Residents Against Ystrad Barwig Development
Housing developments are becoming a major problem in South Wales Central. Obviously we need to provide housing for those who need it where we can, but…the vision of many politicians in Wales seems to be for Cardiff to keep expanding outwards forever, destroying the green belt and leading to more and more traffic gridlock both in the city, and in the roads leading into it.
This problem is asserting itself in many places: in the Vale, in places like Cowbridge; in the RCT and ‘border vale’ areas; and on the northern and western outskirts of Cardiff itself.
My first official introduction to this problem came with the campaign against a major housing scheme planned for Llantwit Fardre. In July, I was contacted by Councillor Joel James (the only Conservative member of Rhondda Cynon Taf council), and introduced to the residents group who oppose the development.
This led to me visiting the site to have a look for myself at the potential problems (see photos). Then representatives of the local residents came to the steps of the Assembly to present a petition.
After taking down further details of the problems of the scheme, I wrote to the Welsh Government’s Planning Minister, Lesley Griffiths, asking for the housing plan to be ‘called in’ for further scrutiny.
LETTER TO THE PLANNING MINISTER
Dear Cabinet Secretary,
I write to you as one of the list AMs for the South Wales Central region. The matter concerns your role as the Welsh Planning Minister, which I believe is part of your extensive Cabinet brief. It is with regard to the proposed housing development (including an on site school) at Ystrad Barwig Isaf, Crown Hill, Llantwit Fardre, Pontypridd CF38 1BL. I believe it is listed as Application No 15/1295/13.
This is a major development which has proved controversial with local residents. I am told it was approved by RCT council recently by a majority of only a single vote. Both ward members – Jacqui Bunnage (Labour) and Joel James (Conservative) – have steadfastly opposed the scheme. In the Assembly, you may have also heard reservations from the local constituency member, your Labour colleague Mick Antoniw. A petition of 365 names has now been raised opposing the development.
I recently visited the site with some of the residents and, although I am no planning expert, it was clear that there are several well-justified anxieties which, taken together, render the scheme to be, in my opinion, unfeasible. Some of these also appear to breach planning regulations and guidelines, such as RCT council’s own Local Development Plan (LDP).
I am informed by the residents’ group that the site is on a C2 flood plain, so the scheme, if it went ahead, would appear to be in breach of the Welsh Government’s stringent rules on flood plain development. In addition, the original plan from the developers did not include the on-site school. The car park adjacent to the site already has a well-known tendency to flood heavily, and this flooding will doubtless occur with greater frequency and intensity should the housing development proceed.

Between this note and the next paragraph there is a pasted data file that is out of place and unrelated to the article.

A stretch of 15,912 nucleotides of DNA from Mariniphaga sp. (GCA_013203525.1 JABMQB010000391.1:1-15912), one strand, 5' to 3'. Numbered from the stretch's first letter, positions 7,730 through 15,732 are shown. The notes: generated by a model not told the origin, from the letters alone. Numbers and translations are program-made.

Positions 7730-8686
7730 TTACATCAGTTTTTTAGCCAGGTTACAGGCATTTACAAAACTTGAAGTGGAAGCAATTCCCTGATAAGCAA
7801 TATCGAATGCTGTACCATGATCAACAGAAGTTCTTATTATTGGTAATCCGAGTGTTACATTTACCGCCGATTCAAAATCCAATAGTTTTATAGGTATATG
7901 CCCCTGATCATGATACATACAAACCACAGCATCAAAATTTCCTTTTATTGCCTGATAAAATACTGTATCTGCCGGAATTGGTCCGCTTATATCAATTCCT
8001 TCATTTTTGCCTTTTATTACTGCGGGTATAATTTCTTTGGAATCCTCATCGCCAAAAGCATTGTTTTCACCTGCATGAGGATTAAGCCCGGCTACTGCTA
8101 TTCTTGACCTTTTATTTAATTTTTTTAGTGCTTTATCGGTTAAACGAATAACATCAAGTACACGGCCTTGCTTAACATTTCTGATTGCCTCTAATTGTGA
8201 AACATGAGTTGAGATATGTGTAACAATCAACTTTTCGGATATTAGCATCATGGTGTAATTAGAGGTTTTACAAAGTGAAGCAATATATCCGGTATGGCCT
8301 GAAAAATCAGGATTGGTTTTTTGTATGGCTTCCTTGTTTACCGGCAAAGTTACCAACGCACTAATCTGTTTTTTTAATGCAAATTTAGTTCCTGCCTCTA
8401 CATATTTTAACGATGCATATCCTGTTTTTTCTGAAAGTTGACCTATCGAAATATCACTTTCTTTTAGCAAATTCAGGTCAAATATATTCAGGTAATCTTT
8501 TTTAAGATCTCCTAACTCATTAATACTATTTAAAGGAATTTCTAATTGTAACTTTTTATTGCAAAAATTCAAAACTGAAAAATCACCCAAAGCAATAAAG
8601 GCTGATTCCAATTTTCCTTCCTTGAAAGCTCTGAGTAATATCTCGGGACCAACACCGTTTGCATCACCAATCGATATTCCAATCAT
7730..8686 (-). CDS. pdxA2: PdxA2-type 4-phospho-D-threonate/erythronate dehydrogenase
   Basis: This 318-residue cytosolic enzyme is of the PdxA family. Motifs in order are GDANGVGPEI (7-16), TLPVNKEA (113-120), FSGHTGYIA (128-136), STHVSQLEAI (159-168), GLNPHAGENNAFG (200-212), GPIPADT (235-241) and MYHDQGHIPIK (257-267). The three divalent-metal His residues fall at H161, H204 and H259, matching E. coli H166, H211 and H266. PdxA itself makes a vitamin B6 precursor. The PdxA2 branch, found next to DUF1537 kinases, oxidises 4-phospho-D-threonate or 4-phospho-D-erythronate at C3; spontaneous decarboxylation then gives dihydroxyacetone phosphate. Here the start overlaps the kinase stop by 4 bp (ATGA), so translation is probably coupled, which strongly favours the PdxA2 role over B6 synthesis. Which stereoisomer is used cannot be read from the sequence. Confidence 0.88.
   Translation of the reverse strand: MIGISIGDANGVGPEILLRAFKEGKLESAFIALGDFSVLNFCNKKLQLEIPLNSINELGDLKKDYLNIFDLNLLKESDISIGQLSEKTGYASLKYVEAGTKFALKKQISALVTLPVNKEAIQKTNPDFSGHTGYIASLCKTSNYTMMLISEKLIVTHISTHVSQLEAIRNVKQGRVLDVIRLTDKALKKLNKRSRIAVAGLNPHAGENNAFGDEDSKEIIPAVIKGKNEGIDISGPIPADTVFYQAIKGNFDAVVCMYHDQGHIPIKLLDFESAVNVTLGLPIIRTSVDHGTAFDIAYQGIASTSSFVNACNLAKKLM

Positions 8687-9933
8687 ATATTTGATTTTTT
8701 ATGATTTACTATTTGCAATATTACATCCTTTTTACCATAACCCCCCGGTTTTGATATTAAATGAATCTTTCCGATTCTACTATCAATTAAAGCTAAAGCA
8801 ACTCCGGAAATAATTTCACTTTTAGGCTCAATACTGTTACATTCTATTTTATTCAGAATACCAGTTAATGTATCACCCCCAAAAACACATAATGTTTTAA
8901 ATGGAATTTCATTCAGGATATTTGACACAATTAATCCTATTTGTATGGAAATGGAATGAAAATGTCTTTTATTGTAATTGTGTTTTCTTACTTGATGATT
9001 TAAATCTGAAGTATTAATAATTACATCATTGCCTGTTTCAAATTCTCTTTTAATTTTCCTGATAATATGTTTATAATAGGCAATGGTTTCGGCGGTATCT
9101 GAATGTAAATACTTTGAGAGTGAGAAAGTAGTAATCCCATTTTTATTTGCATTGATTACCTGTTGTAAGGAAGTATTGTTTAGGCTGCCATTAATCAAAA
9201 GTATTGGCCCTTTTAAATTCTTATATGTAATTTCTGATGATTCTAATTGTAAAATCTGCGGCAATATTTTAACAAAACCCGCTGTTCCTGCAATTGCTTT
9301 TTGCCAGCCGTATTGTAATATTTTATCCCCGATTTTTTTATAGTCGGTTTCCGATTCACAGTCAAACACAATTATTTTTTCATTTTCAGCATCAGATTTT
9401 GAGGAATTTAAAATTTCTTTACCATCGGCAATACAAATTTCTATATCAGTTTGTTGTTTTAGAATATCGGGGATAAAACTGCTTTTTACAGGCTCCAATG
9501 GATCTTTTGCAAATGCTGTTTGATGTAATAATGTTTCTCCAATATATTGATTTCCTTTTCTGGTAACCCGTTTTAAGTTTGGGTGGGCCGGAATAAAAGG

When RCT council was determining its LDP, this application was refused because it was a Site of Important Nature Conservation (SINC). It is well known locally as the refuge for migrating Canadian wild geese, as well as a host of other wildlife such as bats and great-crested newts. This would all be lost under concrete if the plan is approved.
Human life will also be under considerably greater threat, I believe, if this scheme does go ahead. The only access road – to a development now planned for 427 houses – is dangerously close to a major roundabout. Traffic at peak hours already sometimes ‘backs up’ all the way to this roundabout from the nearest junction, and commuters from the new Ystrad Barwig development would somehow have to slip into this already congested traffic queue during rush hours.
In reality, the number of new homes proposed will give us a probable approximate number of some 800 extra cars being added to the local traffic grid, inevitably causing greater congestion. Already local lanes – such as Creigiau Lane – are being used as ‘rat runs’ by commuters trying to avoid major roads (already blocked up with traffic), and these lanes are often being taken at totally unsuitable speeds, causing risk of injury or even fatality to dog walkers and horse riders alike. I am sure you would agree that the risk to life and limb must be a major consideration in weighing up this scheme.
Forgive me if this letter is not presented in the correct format, as this is the first time I have written to a Cabinet Secretary. But I believe time is of the essence, as I understand that there is only a small time frame left before you decide whether or not to ‘call in’ this development.
I believe that Andrew RT Davies, my fellow regional AM, has already asked you to do this, and I would like to add my own name to this request. I therefore also respectfully ask you to call it in.
Although there is apparently growing demand for more housing in the Cardiff travel-to-work area, and of course we must do our utmost to facilitate new housing where it is feasible, I am afraid that this site does not justify, in my eyes, this level of housing intensity. I am hopeful that the scheme can be sensibly called in, and that ultimately the development does not proceed in its current form.
Other than that, I hope of course that you are settling in well to your new Cabinet portfolio and, away from the demands of your in-tray, are enjoying a pleasant recess.
Good to see the latest update.
The Welsh Government have ‘called in’ the application as they are concerned about the flooding impact.